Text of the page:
Fig. Fig.11 defines four distinct states of the somatosensory system. The first state is present under normal or physiological circumstances and is responsible for the normal processing of low- and high-intensity peripheral stimuli into innocuous and painful sensations, respectively. The second state follows a noxious C fiber activating input of sufficient intensity or duration to initiate immediate posttranslational changes in membrane-bound receptors of dorsal horn neurons, modifying their excitability and thereby altering sensitivity to subsequent low- and high-intensity peripheral stimuli, the phenomenon of central sensitization. The third state is established several hours after a substantial noxious stimulus, which, by virtue of the activity-dependent changes in the expression of functional genes in sensory and dorsal horn neurons it produces, results in a potentiated system. This transcription-dependent potentiated system now displays an enhanced responsiveness to subsequent central sensitization-inducing inputs. Finally, the last state follows peripheral inflammation, where a combination of activity-dependent and signal molecule-mediated posttranslational and transcriptional changes in the sensory and dorsal horn neurons results in a fundamentally altered system, one in which the transduction sensitivity of the peripheral terminals is reduced (peripheral sensitization) (1), the excitability of dorsal horn neurons is increased (central sensitization) (2), and the phenotype of sensory neurons is altered (3) such that both low-intensity Aβ fiber and C fiber inputs can initiate central sensitization. Here we will discuss each of these states in turn, discussing the molecular mechanisms within the dorsal root ganglion (DRG) and dorsal horn that elicit these changes, from the mediators to the receptors through the intracellular signal-transduction cascades and finally culminating on the posttranslational and transcriptional changes that result.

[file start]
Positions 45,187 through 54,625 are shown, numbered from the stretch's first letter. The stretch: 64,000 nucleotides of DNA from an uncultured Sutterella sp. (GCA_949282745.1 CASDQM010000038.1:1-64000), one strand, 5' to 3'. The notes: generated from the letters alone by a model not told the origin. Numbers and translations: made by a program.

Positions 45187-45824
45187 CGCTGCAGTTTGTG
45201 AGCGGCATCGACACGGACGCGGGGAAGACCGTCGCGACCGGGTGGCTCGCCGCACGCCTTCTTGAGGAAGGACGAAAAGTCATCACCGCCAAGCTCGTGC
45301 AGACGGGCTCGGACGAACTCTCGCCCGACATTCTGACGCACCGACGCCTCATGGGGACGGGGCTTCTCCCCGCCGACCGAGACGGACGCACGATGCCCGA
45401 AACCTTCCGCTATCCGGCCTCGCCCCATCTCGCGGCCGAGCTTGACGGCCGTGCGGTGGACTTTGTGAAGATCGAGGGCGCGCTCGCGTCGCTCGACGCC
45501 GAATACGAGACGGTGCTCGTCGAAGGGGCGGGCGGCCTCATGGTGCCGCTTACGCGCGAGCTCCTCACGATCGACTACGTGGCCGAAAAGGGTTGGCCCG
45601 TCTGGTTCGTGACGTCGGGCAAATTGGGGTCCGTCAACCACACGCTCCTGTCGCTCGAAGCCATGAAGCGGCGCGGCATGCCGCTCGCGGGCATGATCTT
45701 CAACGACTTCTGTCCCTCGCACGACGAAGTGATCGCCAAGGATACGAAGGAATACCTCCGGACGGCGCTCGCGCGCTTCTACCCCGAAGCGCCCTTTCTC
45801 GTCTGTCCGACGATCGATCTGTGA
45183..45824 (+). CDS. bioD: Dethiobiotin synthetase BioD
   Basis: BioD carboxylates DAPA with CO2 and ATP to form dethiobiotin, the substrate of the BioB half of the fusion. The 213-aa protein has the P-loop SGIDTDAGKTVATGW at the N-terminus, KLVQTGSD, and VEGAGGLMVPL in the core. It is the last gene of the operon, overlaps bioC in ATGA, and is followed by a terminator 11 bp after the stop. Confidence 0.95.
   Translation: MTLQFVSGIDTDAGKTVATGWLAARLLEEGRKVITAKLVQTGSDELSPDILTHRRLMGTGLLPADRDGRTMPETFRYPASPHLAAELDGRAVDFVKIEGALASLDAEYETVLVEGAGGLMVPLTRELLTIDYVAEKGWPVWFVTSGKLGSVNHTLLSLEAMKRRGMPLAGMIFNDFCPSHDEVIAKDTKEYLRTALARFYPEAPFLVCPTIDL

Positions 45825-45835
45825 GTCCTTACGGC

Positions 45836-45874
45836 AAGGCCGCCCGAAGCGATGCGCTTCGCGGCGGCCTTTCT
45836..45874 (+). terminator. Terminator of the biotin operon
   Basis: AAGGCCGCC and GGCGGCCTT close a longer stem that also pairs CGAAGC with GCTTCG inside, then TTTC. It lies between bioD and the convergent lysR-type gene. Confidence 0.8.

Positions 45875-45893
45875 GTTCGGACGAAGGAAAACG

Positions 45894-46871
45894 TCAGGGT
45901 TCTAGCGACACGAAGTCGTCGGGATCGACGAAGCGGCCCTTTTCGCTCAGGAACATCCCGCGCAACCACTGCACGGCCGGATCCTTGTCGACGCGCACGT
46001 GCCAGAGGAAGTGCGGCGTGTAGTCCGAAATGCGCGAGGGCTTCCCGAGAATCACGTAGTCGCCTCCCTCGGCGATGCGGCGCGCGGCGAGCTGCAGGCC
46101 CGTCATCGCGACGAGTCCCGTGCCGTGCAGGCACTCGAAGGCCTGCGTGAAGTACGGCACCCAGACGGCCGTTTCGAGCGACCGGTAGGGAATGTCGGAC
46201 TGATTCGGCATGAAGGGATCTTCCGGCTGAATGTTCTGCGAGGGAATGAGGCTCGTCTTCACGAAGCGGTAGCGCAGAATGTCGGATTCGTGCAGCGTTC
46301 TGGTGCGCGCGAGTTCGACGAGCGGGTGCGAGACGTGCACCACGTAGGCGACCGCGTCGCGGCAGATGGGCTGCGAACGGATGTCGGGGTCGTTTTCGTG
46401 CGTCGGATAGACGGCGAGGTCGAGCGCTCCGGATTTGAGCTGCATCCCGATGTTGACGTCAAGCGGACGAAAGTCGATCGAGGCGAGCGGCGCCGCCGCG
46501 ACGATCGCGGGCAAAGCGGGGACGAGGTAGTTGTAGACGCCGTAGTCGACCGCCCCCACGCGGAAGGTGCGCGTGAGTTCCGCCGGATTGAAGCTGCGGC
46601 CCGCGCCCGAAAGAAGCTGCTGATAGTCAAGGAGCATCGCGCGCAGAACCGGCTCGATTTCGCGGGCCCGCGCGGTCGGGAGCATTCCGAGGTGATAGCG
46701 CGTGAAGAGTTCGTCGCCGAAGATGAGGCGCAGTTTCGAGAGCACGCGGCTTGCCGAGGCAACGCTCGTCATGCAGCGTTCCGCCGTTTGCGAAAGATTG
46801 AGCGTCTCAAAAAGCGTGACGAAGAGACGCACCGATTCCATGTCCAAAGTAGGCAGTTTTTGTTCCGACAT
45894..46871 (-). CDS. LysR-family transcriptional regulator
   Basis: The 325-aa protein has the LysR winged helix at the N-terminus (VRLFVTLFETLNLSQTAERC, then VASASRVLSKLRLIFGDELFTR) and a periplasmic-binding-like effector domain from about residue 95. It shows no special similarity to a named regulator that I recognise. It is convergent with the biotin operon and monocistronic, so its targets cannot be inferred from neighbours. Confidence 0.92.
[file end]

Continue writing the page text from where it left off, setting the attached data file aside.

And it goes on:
Figure 1